In letter to P.M. Johnson, the M.P.s have demanded exemptions for travelers who risk being stuck abroad or going into debt to reach home
Members of the British parliament have sent Prime Minister Boris Johnson a letter demanding the government clarify its criteria for a travel ‘red list’ intended to curb the spread of COVID-19 as well as providing help in returning home to constituents stuck in affected countries.
Signed by 46 M.P.s, the letter specifically cites the British government’s restrictions on travel from Pakistan and Bangladesh, which comes into effect today (Friday). “Many U.K. citizens have traveled to those countries in accordance with the government’s COVID-19 guidelines,” reads the letter. Many of these, it adds, have now had to scramble to arrange new return flights at exorbitant costs as their pre-booked flights “are now useless.”
Yasmin Qureshi, a British Pakistani M.P. for Bolton South East who submitted the letter in her capacity as chair All-Parliamentary Group on Pakistan, said the short notice of the ban’s implementations had put travelers in a “position of either being stuck abroad or getting into considerable debt to pay to get home.” She urged the government to explore charter flight options or provide financial support for stranded U.K. residents.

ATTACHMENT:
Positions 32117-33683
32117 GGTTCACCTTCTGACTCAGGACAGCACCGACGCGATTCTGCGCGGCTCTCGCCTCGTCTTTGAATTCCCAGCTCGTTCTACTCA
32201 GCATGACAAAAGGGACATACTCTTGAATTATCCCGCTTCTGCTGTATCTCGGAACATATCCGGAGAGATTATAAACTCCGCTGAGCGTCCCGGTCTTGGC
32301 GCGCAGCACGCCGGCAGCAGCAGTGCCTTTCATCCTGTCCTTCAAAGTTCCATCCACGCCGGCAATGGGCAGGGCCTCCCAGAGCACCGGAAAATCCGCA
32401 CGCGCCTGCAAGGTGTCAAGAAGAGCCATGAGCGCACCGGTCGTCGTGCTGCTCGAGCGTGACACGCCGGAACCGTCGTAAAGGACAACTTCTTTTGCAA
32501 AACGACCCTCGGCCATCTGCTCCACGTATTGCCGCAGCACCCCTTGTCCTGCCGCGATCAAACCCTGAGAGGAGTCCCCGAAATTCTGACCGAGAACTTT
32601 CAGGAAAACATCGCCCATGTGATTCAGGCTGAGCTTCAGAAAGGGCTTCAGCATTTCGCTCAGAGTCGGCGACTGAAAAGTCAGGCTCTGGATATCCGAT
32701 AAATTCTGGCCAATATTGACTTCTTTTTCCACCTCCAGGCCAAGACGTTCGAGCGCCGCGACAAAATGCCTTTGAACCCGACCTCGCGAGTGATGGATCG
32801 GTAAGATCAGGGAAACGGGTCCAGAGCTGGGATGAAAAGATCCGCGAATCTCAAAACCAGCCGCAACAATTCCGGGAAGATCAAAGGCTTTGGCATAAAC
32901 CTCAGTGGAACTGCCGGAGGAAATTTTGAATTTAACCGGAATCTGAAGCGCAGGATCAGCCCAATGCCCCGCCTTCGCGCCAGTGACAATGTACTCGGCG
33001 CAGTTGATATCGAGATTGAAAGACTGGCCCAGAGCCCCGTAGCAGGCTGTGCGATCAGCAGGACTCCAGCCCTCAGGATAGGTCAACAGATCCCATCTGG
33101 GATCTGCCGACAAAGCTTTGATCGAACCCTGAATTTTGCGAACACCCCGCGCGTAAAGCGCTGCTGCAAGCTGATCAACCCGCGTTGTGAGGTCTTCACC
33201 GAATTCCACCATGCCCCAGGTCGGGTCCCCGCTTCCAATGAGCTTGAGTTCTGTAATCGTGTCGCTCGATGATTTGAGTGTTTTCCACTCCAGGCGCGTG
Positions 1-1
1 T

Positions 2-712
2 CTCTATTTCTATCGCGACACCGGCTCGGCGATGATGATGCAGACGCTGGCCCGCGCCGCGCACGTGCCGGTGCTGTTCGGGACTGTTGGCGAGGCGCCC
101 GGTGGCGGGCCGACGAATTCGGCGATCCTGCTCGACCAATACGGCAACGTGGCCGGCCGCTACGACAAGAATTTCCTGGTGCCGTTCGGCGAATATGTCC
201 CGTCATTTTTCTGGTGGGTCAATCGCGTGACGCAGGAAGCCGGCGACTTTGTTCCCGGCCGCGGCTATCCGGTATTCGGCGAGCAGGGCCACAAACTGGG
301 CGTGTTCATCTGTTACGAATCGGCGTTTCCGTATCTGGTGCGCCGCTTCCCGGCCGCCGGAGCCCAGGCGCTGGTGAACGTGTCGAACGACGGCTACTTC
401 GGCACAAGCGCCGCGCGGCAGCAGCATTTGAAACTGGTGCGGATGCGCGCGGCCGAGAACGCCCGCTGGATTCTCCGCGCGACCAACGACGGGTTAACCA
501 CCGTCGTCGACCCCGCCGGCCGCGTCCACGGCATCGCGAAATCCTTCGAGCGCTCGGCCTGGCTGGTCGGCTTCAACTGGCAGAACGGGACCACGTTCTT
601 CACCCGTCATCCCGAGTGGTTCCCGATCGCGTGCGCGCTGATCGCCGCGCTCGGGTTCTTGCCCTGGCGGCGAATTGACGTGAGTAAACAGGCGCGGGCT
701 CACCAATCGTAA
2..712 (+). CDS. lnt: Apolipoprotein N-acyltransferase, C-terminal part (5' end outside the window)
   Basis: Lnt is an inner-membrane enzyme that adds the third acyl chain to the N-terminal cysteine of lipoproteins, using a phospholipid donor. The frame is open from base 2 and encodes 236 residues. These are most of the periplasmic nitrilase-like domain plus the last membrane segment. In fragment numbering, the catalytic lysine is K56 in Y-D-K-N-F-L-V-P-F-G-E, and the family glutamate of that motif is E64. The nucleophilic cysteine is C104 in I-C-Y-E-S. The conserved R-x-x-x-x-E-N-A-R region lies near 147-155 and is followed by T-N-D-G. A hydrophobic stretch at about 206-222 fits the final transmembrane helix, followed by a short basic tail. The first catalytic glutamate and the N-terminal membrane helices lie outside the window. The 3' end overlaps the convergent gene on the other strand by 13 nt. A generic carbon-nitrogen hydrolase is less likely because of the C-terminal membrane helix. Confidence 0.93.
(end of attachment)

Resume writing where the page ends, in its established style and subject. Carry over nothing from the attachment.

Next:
“If this cannot be done, then measures need to be put in place to extend the cut-off date,” says the letter, which also stresses that most of the stranded are working class citizens who cannot afford extended absences from the country, or the hefty costs required to return.
The letter also raises concerns about a lack of “available data and evidential and scientific reasoning” behind the countries that had been added to the ‘red list.’ Noting that the current rate of infection in Pakistan was reportedly lower than that of the U.K., the lawmakers urged the government to provide the data it had used to determine the specific countries that had been added to the ‘red list.’
“We would also like to know if the government has a roadmap of how countries are added and removed from the red list to see the consistency of how this is applied,” they said, adding that clarity should also be provided on the next review date for removing countries from the red list to allow constituents to make “realistic” travel plans for their return.
The letter comes a little over a week after the U.K. government announced that Pakistan, Bangladesh, Kenya, and the Philippines would, from April 9, be added to the ‘red list’ of countries from which travel would be heavily restricted. Passengers from Pakistan would be denied entry to the U.K. unless they are British or Irish nationals or have residency rights. The people allowed to enter the U.K. would be required to complete a mandatory quarantine in a designated hotel, which they would need to be pre-book prior to reaching the U.K.